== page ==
Wales’ 2020 fixtures to be away with Principality Stadium to remain a hospital

Wales will not play at the Principality Stadium again in 2020 with the stadium set to remain as a field hospital amid the coronavirus pandemic.

The ground has been converted into the temporary Dragon’s Heart Hospital and is set to continue as a medical facility in case of second coronavirus spike.

The Welsh Rugby Union is in negotiations with the Welsh Government and Cardiff and Vale University Health Board to keep the temporary hospital in place until autumn, and then have the stadium back as a rugby venue for the 2021 Six Nations.

“Whilst we expect to replay our postponed Guinness Six Nations 2020 fixture with Scotland, the competition format and opposition for additional autumn games are yet to be agreed,” chief executive Martyn Phillips said in a WRU status update.

“What is certain is that we will not be playing any home games at Principality Stadium.

“Our decision to step in to provide a location for a surge hospital at the height of the pandemic, along with the scale of the investment to construct the Dragon’s Heart hospital in the Stadium, has meant that we have agreed in principle to extend the hospital until the autumn.

“We have yet to finalise a contract on the extension, as, this time, it is a little more complex and there are a number of circumstances that need to be covered. We hope to sign the contract shortly.”

Wales v France – Guinness Six Nations – Principality Stadium
Wales v France – Guinness Six Nations – Principality Stadium

“On a more optimistic footing, we plan to be back playing at the Principality Stadium – hopefully in front of full crowds – against England and Ireland in the Six Nations in February 2021.”

Wales were due to be playing the rearranged Six Nations match against Scotland in Cardiff on October 31 ahead of an autumn series against South Africa, New Zealand, Fiji and Argentina.

While the Scotland fixture is expected to be played on the same date, an eight-team tournament involving the Six Nations sides and two countries out of Fiji, Japan and Georgia now looks set to replace traditional autumn games against southern hemisphere opposition.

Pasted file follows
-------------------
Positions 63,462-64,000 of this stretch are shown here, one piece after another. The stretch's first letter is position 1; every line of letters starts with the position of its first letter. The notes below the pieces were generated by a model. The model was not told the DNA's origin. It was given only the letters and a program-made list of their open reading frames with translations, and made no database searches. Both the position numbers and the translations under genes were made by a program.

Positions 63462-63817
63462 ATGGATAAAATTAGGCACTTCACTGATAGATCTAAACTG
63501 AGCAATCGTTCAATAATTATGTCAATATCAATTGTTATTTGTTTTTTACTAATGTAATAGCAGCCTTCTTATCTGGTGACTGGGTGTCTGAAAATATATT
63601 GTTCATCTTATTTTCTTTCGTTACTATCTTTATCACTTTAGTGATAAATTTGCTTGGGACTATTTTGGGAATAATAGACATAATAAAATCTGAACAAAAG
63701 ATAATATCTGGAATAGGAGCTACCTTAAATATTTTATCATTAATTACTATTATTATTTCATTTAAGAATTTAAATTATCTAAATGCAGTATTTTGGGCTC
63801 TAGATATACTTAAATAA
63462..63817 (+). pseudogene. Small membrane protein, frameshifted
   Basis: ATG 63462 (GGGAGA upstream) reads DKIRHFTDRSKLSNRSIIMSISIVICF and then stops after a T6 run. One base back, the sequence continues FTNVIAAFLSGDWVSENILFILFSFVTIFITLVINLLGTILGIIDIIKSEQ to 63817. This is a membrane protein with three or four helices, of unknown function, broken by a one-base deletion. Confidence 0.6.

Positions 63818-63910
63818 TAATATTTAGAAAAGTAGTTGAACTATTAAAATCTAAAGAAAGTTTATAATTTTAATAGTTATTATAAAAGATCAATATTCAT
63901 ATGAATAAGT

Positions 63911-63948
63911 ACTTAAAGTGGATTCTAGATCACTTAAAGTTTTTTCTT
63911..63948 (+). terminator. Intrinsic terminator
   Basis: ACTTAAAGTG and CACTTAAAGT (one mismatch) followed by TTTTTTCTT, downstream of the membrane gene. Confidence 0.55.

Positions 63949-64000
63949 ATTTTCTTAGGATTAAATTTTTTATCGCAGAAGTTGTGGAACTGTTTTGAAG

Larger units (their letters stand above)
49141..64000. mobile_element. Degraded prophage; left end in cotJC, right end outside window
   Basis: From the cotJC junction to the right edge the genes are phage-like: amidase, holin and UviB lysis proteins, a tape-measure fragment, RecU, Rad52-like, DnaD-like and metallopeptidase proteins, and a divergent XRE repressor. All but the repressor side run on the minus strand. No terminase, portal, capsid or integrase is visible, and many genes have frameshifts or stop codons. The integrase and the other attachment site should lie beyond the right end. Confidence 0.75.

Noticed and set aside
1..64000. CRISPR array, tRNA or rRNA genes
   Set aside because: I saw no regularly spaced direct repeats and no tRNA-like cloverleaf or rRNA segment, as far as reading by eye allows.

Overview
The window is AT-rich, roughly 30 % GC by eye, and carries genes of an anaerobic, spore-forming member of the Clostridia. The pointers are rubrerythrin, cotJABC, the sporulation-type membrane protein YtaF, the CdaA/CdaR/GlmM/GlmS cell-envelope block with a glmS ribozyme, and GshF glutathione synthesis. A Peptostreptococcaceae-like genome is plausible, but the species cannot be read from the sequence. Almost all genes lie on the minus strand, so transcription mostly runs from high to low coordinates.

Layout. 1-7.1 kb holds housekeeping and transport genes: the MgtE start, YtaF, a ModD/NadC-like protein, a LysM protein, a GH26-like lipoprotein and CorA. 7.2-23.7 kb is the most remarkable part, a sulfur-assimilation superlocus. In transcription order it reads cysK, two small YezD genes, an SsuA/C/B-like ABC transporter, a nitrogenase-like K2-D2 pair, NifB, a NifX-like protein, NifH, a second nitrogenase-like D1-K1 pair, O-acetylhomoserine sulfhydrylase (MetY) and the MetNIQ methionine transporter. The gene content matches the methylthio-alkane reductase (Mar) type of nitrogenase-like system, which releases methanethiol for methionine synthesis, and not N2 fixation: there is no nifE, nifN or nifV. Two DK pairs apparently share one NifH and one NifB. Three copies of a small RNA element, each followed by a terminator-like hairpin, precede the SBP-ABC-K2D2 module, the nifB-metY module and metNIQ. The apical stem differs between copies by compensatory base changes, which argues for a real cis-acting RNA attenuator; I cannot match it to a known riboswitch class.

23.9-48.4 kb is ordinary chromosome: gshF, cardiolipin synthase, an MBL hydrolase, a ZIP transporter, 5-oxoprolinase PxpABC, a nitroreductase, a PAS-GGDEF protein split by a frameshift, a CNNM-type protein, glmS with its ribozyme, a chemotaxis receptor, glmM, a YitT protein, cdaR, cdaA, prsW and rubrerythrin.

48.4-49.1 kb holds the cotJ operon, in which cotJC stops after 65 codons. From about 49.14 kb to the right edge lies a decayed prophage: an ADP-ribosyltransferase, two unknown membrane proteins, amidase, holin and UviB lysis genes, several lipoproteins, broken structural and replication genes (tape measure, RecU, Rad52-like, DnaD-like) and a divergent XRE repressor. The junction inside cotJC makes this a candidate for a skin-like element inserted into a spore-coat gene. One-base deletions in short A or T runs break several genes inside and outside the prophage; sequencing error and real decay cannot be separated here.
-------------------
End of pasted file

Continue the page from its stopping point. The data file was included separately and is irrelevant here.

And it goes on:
Wales’ autumn games could take place in front of some crowds at London venues, possibly at the London Stadium, Tottenham Hotspur Stadium, Twickenham or Wembley.

Phillips said: “Assuming games are staged this autumn, if restrictions mean we are playing behind closed doors those games are likely to be staged in Wales and we are exploring a range of options.

“If the games can be staged with crowds in some form those games are likely to be in and around London and, again, we are exploring a range of options.

“The most difficult scenario will be if games are allowed with crowds in England but not in Wales.

“There are clearly a range of risks here, not least Welsh fans leaving Wales to attend a game and then returning. Clearly this risk also occurs for away games.

Twickenham Stadium file photo
Twickenham Stadium file photo

“We very much hope by the autumn that restrictions, whatever they be in relation to sports events, are aligned across the UK.

“The reality is we continue to juggle a number of unknowns. We hope for news on these fixtures in the coming weeks.”

World Rugby’s executive committee has recommended a revised temporary 2020 international calendar with a Test window between October 24 and December 5.

In the northern hemisphere, this window will accommodate the postponed men’s and women’s Six Nations matches at the end of October and a rest weekend on November 7.

England v Wales – Guinness Six Nations – Twickenham Stadium
England v Wales – Guinness Six Nations – Twickenham Stadium

A tournament involving the Six Nations and invited teams hosted in Europe would be held from November 14 to December 5.

The 2020 Rugby Championship in the southern hemisphere will be hosted in a single country between November 7 and December 12.

A World Rugby statement said: “The rescheduling of the domestic, European and international calendars will accommodate the ability for the professional clubs to have access to their star southern hemisphere international players for the completion of the postponed and rescheduled 2019-20 seasons at a time in which they would have ordinarily been on international duty in August and September.

“The recommendation to temporarily change the existing windows will be tabled at a virtual meeting of the World Rugby Council on July 30.”